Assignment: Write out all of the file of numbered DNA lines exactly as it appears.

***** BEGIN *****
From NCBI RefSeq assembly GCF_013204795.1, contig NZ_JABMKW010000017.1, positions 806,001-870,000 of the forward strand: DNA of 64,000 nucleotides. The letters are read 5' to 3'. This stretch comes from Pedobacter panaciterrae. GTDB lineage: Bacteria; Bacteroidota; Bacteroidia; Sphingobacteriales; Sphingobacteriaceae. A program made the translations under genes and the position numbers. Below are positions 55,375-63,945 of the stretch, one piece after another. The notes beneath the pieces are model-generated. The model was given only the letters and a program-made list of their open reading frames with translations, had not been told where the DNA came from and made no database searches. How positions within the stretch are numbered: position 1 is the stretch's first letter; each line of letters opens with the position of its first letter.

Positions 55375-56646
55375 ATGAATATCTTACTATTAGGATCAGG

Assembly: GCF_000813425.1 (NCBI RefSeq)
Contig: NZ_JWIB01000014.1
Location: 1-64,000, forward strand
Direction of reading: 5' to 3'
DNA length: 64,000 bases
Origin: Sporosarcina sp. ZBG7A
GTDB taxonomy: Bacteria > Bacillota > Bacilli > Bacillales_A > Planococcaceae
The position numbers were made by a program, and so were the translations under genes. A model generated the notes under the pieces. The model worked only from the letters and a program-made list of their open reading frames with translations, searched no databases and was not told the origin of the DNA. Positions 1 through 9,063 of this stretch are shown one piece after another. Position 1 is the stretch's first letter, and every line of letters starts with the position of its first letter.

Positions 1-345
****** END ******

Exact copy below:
From NCBI RefSeq assembly GCF_013204795.1, contig NZ_JABMKW010000017.1, positions 806,001-870,000 of the forward strand: DNA of 64,000 nucleotides. The letters are read 5' to 3'. This stretch comes from Pedobacter panaciterrae. GTDB lineage: Bacteria; Bacteroidota; Bacteroidia; Sphingobacteriales; Sphingobacteriaceae. A program made the translations under genes and the position numbers. Below are positions 55,375-63,945 of the stretch, one piece after another. The notes beneath the pieces are model-generated. The model was given only the letters and a program-made list of their open reading frames with translations, had not been told where the DNA came from and made no database searches. How positions within the stretch are numbered: position 1 is the stretch's first letter; each line of letters opens with the position of its first letter.

Positions 55375-56646
55375 ATGAATATCTTACTATTAGGATCAGG

Assembly: GCF_000813425.1 (NCBI RefSeq)
Contig: NZ_JWIB01000014.1
Location: 1-64,000, forward strand
Direction of reading: 5' to 3'
DNA length: 64,000 bases
Origin: Sporosarcina sp. ZBG7A
GTDB taxonomy: Bacteria > Bacillota > Bacilli > Bacillales_A > Planococcaceae
The position numbers were made by a program, and so were the translations under genes. A model generated the notes under the pieces. The model worked only from the letters and a program-made list of their open reading frames with translations, searched no databases and was not told the origin of the DNA. Positions 1 through 9,063 of this stretch are shown one piece after another. Position 1 is the stretch's first letter, and every line of letters starts with the position of its first letter.

Positions 1-345